At the beginning of this Forum, I would like to say the following: We in the government see the result of the Forum as an intellectual product which enables us to make our plans and then implement them. Last year the 6th Forum put forward some ideas which we used in planning anti-crisis measures, we relied on what was developed in Krasnoyarsk. So, the fifth element that the President added later is intellect. This is what you represent and this is what you can offer for the results of the Forum.
I think the Forum is aptly called "The Challenges and Values of Modernisation." The main challenge of modernisation is our personal attitude, our subjective attitude to what an innovative entrepreneur is. In this country there is little respect for the entrepreneur as a person who can bring about welcome change. Our conservative attitude may result in a situation where we would give up hope of living in a successful country. Success today depends on our ability to create the new and proceed to modernise it tomorrow. For decades we used to believe that one could use a car until it fell to pieces. A modern innovative society should be oriented towards the consumption of innovative products. Our failure to appreciate the value of innovation is the main obstacle to "the fifth element," i.e. intellect. This will be the subject of one of the discussions at the Forum.
It is a challenging task, but if it is solved, it will improve the quality of life for the majority of our citizens and enable everyone to fulfill their potential. I hope that our work today will be productive. Thank you.
Speech during the discussion:
I have listened with interest. I agree with a lot of what has been said. But I also found many things dubious. Sometimes one gets the impression that people do not read programme documents. We probably share some of the blame, perhaps we are not doing enough to explain the actions of the President's Executive Office and the Government. Speaking about modernisation and possible losses, we shouldn't forget the subject called "The History of State and Law" which is studied at higher education institutions for two years. In the past, attempts at modernisation often ended in massive failure. Peter, Paul and Catherine tried to modernise government; during perestroika modernisation also stalled because it all hinges on social stability in the country. The kind of modernisation we need should preserve social stability while certain losses cannot be avoided. Modernisation, renewal and change should not exceed the threshold of normal losses. Otherwise we will face a high level of social instability which would spell the end of the initiatives.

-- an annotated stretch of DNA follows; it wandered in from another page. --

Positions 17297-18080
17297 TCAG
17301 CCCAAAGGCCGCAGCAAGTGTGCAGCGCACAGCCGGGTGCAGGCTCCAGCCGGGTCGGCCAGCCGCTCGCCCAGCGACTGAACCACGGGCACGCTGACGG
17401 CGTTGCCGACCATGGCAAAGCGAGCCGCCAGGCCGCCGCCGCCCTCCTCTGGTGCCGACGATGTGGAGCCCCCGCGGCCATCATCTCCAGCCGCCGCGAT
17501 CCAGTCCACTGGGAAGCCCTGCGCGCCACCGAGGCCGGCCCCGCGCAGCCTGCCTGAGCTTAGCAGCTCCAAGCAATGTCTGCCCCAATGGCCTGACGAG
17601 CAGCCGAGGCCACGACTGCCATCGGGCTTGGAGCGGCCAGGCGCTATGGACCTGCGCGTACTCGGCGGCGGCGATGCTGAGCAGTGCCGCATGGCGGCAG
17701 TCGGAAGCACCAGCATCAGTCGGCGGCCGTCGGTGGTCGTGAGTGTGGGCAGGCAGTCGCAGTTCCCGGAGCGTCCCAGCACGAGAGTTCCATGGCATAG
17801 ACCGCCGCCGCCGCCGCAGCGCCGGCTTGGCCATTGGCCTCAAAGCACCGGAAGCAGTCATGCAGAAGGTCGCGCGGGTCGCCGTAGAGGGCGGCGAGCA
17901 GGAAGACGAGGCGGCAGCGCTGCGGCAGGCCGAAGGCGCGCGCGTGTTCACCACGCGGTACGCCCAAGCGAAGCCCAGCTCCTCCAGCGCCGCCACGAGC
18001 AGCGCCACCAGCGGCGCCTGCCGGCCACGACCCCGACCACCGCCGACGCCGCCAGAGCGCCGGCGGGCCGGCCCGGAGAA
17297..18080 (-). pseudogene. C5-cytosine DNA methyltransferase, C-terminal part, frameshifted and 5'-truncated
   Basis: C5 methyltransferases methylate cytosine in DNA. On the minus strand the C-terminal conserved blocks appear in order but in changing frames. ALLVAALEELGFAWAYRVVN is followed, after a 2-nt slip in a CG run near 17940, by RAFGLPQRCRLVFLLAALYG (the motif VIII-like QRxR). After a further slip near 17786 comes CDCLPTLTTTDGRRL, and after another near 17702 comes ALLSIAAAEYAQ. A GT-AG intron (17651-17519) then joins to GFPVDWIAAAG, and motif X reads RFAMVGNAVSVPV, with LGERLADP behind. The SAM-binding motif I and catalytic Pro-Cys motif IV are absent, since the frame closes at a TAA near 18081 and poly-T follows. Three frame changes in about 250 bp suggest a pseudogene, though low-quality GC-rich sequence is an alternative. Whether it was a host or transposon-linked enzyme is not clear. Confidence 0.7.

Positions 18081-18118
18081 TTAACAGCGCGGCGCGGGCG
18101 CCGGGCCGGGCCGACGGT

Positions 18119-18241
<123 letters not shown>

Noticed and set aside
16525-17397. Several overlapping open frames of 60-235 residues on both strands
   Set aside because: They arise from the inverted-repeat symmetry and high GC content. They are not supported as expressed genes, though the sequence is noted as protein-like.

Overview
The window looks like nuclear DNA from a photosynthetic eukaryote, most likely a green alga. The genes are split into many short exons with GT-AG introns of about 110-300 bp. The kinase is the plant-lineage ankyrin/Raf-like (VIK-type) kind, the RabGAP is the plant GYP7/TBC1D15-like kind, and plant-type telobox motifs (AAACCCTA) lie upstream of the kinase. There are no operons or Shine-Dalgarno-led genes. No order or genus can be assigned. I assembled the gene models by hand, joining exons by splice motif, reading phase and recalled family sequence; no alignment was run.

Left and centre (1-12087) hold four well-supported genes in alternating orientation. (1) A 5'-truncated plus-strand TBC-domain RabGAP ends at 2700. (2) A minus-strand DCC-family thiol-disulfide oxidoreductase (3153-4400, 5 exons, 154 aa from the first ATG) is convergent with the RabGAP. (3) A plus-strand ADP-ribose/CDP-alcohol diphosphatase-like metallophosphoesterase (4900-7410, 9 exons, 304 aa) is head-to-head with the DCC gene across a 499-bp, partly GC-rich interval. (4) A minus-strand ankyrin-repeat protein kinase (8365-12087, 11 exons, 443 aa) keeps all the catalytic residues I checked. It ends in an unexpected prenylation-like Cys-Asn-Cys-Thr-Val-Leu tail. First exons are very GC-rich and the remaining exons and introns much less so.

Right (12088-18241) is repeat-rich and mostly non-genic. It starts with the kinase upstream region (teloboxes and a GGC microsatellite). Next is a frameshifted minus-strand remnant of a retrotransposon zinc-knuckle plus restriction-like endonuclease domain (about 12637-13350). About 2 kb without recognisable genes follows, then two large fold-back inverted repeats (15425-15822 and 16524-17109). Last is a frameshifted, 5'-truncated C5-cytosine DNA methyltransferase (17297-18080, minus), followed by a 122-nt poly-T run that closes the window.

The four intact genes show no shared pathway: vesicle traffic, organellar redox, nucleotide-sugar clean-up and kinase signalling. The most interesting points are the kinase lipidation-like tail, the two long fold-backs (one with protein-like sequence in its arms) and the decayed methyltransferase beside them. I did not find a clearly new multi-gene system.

In Russia, social stability should be seen as a very real priority. The experience of other countries must be used, but we should not forget that conditions in Russia have always been unique and that our cultural and historical past cannot be ignored. By preserving social equilibrium we will move forward. Staying the course is a challenge for all of us. It is all too easy to criticise the Government or the political parties, but it is very difficult to find correct answers for Russia. We need mechanisms that will enable authority and society to interact, exchange ideas and move forward. I think the division between state, business and society is untenable. Business is the best part of society. Business brings creation. Authority should indeed be separate, but even that is debatable. Division brings intellectual conflict, which stands in the way of innovation. We all see eye-to-eye on what modernisation means, and I have been clear about this, but one cannot force people to learn the meaning of modernisation. One can create any number of approaches, but the strategic direction should be one.
There are many things that we understand differently, but the exigencies of real life force us to find answers quickly and use them to make tactical political decisions. As regards programmes and their fulfillment: it would be wrong to treat every programme as an axiom. Life changes rapidly and the changes can be incorporated into the programme. The challenges may change. We sometimes have to admit that parts of our programmes have lost their relevance. Of course, we would adjust our programmes. For all the shortcomings of our life, Programme 2020 shows that the past fifteen years have dramatically changed our country. Everything was different fifteen years ago. Things are hard for everyone, not only for business, but also for the authorities. We should maintain the pace and in the coming years achieve as much change as in the previous fifteen years.